by Dr. Ralph Blair
This booklet is an expanded version of Dr. Blair’s keynote address at connECtion 1991, the summer conferences of Evangelicals Concerned, at Kirkridge and at the University of Denver.
Copyright ©1991. Ralph Blair, 311 E. 72nd St New York, New York 10021
Peggy Lee sings of going to “the greatest show on earth” when she was twelve years old. She remembers:
“There were clowns and elephants and dancing bears
And a beautiful lady in pink tights flew high above our heads.”
And she recalls that:
“As I sat there watching the marvellous spectacle
I had the feeling that something was missing.
I don’t know what, but when it was over
I said to myself, ‘Is that all there is to the circus?’
Then I fell in love
With the most wonderful boy in the world.
We would take long walks down by the river
Or just sit for hours gazing into each other’s eyes.
We were so very much in love.
And then one day he went away
And I thought I’d die, but I didn’t.
And when I didn’t
I said to myself,
‘Is that all there is to love?’”
Have you ever thought like this? Remember your disappointment when the cartoon show flashed those three unwanted words: “That’s All, Folks!” Remember the emptiness late on Christmas Day, after all the presents had been opened and abandoned, and all the excitement that had raised expectations for weeks was gone? I’ve heard it for years in therapy: Is that all there is—to sex? to love? to career? to success? to rational living? to life? And if we don’t go deeper with such questions, we settle for superficial solutions. We sing along with Peggy Lee:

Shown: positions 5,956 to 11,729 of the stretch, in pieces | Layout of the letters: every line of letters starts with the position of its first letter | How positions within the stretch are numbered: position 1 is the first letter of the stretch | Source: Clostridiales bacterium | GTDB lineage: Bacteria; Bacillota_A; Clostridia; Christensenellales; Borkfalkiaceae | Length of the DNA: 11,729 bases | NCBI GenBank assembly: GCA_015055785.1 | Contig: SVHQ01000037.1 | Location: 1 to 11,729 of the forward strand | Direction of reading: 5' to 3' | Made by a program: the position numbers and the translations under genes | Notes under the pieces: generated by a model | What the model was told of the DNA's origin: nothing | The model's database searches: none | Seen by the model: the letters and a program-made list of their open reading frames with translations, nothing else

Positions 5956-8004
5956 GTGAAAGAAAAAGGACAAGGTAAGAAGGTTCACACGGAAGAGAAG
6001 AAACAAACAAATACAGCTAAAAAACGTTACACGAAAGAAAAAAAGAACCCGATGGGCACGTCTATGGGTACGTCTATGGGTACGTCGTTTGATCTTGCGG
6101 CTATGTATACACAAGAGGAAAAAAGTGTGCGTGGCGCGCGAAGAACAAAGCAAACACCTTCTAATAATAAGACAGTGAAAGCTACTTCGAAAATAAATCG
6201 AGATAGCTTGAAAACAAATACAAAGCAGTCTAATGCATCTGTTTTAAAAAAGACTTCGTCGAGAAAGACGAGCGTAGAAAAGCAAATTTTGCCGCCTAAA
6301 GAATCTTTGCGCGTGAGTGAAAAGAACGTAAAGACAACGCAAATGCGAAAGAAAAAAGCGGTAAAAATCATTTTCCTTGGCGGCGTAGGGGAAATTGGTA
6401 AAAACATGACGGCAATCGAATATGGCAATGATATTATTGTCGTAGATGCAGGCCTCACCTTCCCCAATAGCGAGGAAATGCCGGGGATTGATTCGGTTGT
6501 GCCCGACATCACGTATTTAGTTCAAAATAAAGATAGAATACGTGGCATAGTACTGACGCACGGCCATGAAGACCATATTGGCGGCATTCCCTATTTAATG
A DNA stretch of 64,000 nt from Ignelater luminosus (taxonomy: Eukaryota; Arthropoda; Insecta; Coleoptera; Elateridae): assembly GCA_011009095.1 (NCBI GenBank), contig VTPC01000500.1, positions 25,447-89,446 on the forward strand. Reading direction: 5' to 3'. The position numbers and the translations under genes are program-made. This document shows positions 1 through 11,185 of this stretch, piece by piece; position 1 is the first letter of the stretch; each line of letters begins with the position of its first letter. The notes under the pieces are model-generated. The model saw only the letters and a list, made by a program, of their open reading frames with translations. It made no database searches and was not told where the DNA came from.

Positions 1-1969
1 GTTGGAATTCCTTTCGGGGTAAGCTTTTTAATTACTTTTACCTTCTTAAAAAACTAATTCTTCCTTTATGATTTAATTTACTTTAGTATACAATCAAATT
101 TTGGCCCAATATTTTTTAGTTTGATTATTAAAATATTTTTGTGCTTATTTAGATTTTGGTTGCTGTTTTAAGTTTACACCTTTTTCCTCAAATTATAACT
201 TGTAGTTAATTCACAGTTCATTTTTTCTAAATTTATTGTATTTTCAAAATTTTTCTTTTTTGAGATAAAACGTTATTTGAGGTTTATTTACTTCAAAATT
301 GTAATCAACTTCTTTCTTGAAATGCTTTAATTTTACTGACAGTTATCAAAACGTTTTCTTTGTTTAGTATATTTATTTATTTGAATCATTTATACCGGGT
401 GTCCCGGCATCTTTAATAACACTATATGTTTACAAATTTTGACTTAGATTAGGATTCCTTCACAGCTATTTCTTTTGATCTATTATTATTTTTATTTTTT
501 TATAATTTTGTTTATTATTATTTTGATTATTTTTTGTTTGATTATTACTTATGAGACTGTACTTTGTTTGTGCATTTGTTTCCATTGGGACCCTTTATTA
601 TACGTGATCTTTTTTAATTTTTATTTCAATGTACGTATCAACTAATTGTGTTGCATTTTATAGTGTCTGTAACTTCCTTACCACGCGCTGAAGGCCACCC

“Is that all there is?
Is that all there is?
If that’s all there is, my friends
Then let’s keep dancing.
Let’s break out the booze
And have a ball,
If that’s all there is.”
She goes on:
“I know you must be saying to yourselves
If that’s the way she feels about it
Why doesn’t she just end it all.
Oh no. Not me.
I’m in no hurry for that final disappointment,
For I know just as well as I’m standing here talking to you
When that final moment comes
And I’m breathing my last breath
I’ll be saying to myself
Is that all there is?”
Peggy Lee and The Preacher of Ecclesiastes agree: all is vanity. But one responds with calls to reverence God and the other calls for a ball and booze. But the ball ends. Lust doesn’t last. Does anything? Well, after the hangovers we still fear the futility of life we sought to escape. Said Malcolm Muggeridge: “It would be a terrible prospect, wouldn’t it, to just go on and on and on. Everything is bearable because we die.” Yet who wants to die? We die against our will. We may pretend it’s “death with dignity.” There’s a nice lie: Dignified death—“Cold Obstruction’s apathy!” [Byron]. Read more →